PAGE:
“I wasn’t going to be able to achieve that kind of embroidery and the level of intricacy, so I decided to trust my gut and go with it. I think if I’d had more time or resources, I don't think I would have been as brave.”

How necessity turned out to be the mother of (corset) invention

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Turner-Smith welcomed daughter Janie Jackson in 2020, and was breastfeeding whilst on set, which – with period costumes in particular – could have been quite a challenge. “It takes a long time to lace people in,” Moore explains, “but Jodie was breastfeeding throughout the day, so it meant her costumes needed to be able to enter from the front. So I asked myself how we could use this to our advantage, and rethink all the costumes – not just Jodie’s. We didn't have the money – or time – to have multiple dresses made and fitted, so in a way, that one requirement led the whole concept down a different route.

It meant that all the ladies in waiting have one style of dress, with interchangeable pieces that can make it look different according to the scene’s needs, which in the end was ideal because it was a very short shoot and we didn’t have time for much else.”

On switching up the iconic ‘B’ necklace

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“Anne doesn’t have many pieces of jewellery, but the few she has are key. I re-designed the ‘B’ necklace to have a rougher, unpolished edged, crafting it from beaten metal and replacing the pearl droplets with metal ones.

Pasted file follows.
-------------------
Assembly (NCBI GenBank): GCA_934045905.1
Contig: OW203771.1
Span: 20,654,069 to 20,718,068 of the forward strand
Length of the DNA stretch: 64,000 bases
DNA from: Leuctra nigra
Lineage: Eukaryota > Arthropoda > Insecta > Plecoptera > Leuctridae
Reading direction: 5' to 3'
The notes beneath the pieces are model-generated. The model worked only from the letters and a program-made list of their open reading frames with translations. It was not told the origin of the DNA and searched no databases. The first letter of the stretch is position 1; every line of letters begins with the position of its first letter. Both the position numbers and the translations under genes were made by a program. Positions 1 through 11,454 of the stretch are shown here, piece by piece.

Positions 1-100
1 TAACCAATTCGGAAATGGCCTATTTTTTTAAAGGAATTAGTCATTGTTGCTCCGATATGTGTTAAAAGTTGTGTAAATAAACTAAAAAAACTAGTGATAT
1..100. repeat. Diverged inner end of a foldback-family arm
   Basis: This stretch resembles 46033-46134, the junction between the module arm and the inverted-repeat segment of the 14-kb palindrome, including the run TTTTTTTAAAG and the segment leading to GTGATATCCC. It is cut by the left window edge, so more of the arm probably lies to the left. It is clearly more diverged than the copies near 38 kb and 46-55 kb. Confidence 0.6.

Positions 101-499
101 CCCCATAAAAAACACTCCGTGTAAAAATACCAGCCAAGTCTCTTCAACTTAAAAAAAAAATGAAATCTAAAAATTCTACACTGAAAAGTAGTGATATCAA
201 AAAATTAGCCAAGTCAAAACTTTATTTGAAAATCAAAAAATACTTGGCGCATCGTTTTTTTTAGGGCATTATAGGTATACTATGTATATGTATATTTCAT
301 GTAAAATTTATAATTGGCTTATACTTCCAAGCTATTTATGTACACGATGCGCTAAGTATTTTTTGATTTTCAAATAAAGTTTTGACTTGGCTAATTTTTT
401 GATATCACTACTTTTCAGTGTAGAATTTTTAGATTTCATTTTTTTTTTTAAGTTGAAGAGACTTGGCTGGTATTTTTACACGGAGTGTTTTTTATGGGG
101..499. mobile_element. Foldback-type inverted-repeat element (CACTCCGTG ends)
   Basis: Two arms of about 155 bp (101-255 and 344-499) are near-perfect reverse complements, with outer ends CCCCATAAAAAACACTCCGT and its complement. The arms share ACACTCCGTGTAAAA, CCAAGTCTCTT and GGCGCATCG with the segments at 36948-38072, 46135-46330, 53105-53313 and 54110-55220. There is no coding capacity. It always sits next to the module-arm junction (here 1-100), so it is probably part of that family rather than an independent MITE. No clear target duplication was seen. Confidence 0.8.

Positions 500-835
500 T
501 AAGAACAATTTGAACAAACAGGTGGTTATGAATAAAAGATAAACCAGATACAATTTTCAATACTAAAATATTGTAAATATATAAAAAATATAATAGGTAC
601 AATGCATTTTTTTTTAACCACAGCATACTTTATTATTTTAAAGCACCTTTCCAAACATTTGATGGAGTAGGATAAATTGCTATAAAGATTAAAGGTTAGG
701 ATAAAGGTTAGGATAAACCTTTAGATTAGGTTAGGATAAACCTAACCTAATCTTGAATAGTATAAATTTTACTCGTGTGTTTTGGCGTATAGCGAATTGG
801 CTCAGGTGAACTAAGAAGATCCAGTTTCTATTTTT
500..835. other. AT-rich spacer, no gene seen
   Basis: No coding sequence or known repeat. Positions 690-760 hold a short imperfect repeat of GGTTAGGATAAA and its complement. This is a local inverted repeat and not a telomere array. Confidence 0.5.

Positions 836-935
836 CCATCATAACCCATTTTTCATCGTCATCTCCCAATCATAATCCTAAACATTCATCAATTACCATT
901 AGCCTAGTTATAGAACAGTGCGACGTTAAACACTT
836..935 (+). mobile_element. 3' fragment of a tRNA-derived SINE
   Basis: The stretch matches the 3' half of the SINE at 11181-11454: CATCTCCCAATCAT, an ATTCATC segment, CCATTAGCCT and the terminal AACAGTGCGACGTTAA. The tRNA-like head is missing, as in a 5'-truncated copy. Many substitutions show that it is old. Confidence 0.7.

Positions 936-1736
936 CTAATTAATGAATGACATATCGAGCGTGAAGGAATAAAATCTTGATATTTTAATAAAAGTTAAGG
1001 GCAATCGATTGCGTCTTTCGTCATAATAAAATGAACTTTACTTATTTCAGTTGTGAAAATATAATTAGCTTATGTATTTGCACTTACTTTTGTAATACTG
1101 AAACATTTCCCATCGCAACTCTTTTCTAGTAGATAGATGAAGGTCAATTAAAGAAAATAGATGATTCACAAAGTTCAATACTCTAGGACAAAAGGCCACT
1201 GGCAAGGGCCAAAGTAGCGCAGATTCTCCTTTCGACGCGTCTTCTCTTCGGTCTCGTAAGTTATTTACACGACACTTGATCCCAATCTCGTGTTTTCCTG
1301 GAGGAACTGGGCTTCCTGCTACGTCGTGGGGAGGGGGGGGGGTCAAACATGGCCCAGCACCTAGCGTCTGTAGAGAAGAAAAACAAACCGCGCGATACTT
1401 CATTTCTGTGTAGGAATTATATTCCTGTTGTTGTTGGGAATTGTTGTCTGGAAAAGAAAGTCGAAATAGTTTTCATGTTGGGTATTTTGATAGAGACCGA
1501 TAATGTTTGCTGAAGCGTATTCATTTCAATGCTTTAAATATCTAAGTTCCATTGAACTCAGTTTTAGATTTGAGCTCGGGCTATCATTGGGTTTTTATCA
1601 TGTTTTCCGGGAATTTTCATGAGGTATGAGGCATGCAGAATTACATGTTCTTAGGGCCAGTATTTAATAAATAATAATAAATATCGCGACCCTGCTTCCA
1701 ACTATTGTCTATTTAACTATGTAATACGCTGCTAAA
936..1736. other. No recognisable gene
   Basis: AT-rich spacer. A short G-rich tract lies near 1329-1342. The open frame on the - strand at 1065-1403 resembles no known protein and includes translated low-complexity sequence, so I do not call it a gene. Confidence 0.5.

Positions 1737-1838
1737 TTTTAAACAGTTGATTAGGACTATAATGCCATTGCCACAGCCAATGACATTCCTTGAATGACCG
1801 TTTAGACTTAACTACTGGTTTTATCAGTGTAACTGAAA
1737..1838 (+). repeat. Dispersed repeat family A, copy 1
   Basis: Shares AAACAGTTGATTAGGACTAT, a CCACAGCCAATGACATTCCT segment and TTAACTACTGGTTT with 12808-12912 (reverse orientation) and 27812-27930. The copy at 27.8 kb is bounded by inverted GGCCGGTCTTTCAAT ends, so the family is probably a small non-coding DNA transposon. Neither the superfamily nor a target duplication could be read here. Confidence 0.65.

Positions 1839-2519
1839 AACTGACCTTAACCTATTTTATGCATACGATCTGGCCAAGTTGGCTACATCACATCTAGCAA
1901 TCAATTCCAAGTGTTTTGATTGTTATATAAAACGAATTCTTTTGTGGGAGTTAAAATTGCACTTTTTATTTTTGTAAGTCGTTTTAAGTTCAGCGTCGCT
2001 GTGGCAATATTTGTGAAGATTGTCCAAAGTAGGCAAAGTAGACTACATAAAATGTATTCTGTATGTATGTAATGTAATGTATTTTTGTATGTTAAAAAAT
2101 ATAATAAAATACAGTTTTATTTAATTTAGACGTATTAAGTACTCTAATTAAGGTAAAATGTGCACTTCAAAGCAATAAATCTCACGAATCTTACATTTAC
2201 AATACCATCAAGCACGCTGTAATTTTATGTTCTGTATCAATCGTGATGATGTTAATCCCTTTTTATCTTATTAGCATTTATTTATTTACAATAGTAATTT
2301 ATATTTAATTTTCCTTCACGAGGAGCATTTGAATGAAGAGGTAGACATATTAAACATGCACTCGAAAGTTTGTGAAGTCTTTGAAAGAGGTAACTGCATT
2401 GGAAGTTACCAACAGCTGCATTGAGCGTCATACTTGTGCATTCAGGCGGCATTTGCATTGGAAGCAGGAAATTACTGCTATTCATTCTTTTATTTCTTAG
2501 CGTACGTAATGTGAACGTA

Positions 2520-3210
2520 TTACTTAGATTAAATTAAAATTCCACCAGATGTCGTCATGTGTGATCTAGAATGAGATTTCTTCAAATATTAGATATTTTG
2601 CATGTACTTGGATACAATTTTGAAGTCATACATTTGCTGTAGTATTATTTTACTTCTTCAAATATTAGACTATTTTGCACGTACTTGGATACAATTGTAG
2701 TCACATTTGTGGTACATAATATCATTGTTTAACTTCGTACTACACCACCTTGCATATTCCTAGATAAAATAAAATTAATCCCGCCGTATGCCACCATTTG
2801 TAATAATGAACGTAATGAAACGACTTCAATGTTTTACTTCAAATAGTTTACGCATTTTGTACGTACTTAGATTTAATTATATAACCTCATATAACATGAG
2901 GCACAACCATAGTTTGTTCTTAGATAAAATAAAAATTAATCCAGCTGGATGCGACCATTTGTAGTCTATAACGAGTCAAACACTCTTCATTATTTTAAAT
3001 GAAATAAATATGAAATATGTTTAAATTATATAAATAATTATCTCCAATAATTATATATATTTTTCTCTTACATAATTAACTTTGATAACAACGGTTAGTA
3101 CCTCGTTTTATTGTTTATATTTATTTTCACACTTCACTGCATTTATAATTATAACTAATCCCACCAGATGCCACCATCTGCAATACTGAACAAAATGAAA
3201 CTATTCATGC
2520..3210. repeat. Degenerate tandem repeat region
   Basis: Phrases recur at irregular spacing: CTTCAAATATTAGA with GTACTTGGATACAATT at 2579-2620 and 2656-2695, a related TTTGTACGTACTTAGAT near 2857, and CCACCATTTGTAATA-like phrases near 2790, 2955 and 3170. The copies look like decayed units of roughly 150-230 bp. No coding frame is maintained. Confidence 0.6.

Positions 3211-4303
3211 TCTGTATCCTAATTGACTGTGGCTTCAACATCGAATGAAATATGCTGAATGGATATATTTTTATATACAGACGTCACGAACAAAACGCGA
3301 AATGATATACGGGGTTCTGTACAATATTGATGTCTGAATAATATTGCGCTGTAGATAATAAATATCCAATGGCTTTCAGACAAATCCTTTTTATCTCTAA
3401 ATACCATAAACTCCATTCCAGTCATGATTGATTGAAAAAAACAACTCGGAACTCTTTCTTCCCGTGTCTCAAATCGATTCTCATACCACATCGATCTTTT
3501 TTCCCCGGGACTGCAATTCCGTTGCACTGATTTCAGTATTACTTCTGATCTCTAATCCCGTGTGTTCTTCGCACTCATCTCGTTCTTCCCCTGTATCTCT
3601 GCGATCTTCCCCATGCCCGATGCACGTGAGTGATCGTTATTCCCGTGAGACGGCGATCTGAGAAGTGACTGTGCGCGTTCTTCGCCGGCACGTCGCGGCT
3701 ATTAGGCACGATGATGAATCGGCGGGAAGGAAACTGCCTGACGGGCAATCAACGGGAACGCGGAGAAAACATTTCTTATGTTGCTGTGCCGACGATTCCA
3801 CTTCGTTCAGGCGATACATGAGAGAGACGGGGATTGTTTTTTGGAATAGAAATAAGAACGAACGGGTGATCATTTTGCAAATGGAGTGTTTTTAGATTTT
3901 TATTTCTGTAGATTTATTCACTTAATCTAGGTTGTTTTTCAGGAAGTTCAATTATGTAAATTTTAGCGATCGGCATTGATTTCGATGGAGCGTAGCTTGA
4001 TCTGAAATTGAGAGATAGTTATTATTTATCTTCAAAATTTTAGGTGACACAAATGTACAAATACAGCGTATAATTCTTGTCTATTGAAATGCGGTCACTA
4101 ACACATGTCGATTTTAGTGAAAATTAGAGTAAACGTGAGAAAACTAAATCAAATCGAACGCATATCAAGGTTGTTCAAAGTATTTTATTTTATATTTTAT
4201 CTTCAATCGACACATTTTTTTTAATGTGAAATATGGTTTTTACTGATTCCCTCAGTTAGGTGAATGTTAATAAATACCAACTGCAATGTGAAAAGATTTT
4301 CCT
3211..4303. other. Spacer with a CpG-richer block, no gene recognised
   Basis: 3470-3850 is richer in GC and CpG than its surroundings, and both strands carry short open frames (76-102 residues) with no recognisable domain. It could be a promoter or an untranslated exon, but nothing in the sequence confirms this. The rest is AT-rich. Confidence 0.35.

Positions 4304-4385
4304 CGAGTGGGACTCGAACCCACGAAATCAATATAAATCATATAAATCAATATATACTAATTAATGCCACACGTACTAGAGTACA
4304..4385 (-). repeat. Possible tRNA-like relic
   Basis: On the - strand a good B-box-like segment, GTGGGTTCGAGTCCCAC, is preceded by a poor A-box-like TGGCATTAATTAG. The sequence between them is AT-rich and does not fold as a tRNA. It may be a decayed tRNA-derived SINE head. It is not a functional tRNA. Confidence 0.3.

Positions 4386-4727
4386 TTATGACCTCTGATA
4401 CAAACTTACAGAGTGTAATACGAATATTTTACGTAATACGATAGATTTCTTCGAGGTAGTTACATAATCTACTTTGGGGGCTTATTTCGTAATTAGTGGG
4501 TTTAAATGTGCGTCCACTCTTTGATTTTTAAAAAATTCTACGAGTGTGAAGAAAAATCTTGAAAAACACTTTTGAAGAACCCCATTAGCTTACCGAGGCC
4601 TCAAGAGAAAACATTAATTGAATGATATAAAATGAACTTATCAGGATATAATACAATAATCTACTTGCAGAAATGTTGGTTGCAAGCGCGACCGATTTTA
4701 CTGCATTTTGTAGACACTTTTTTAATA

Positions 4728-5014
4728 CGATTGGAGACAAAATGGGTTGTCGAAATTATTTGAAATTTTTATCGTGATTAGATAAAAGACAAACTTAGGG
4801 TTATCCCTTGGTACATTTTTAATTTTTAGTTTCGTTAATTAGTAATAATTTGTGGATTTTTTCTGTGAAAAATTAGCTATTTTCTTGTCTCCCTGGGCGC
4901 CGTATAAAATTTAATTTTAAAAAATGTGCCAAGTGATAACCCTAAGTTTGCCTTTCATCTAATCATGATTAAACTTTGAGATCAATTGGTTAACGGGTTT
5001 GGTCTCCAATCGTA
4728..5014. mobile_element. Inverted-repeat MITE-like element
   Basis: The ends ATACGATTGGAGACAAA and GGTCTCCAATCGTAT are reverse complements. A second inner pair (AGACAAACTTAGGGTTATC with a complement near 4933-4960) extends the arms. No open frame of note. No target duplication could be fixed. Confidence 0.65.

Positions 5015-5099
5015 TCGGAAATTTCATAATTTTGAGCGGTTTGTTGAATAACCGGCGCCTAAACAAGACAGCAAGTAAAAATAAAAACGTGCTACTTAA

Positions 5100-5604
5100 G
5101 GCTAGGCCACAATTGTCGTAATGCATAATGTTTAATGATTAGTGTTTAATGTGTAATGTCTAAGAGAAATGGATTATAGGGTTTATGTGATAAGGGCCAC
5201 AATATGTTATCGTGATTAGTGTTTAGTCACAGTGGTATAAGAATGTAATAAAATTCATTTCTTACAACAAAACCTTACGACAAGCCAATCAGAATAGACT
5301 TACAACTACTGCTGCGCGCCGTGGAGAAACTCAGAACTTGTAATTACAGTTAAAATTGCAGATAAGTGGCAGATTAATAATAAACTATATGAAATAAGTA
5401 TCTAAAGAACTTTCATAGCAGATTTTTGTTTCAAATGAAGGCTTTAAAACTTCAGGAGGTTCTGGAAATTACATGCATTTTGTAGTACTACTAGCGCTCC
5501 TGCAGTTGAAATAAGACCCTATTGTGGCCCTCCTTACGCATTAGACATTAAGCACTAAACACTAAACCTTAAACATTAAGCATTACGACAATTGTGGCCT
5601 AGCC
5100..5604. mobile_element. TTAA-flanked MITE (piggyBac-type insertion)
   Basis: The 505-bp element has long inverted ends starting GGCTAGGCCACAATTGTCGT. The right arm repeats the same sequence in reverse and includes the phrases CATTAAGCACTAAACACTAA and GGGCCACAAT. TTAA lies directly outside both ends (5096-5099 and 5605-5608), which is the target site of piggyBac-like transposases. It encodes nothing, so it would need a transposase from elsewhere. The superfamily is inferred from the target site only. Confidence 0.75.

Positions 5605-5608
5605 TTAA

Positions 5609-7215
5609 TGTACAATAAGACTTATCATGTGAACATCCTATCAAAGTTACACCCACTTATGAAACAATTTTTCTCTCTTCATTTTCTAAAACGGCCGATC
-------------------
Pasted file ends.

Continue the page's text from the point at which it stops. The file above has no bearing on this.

Using pieces of jewellery that were much more striking, angular, and severe, played up to the essence of a character: Anne’s strength and determination in a male-driven world.”

On the unlikely inspiration for those headbands

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“I was looking at things like the Prada headbands, and how actually flattering the dimensions were and where it sat. Combined with French hoods – which Anne Boleyn actually brought into fashion from France – and they made the perfect silhouette and frame for the face when brought down to the cheekbone.

That shape was important because I wanted to play with scale to keep the women at the forefront. Usually, in Tudor scenes, it is Henry VIII who draws the eye – because he is king, but also because of his scale – but here we are flipping that.

All the women had the same shape headband – apart from Jane Seymore, because Lola [Petticrew] is so petite, it just needed a different points and corners. But again, that was another very quick decision.”

On the curious case of the pea-shaped earring

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“We had these earrings on Lizzie Brown [Countess of Worcester, played by Isabella Laughland] that each had a green misshapen pearl, and just before we had to do a reshoot, one of the pearls went missing. We couldn't find it anywhere, and because it wasn’t perfectly round, finding something else that we could use as a replacement proved rather difficult.

One hour to go before the shoot, just as the crew were having lunch, a single pea rolled off from my friend’s fish and chips and onto my desk. And I thought: ‘Could we?’ I got a paintbrush out, painted it, and threaded it on the earring. We've got a photo of it in the jewellery box and you would never know the difference!”

Anne Boleyn begins on June 1 on Channel 5 at 9 p.m.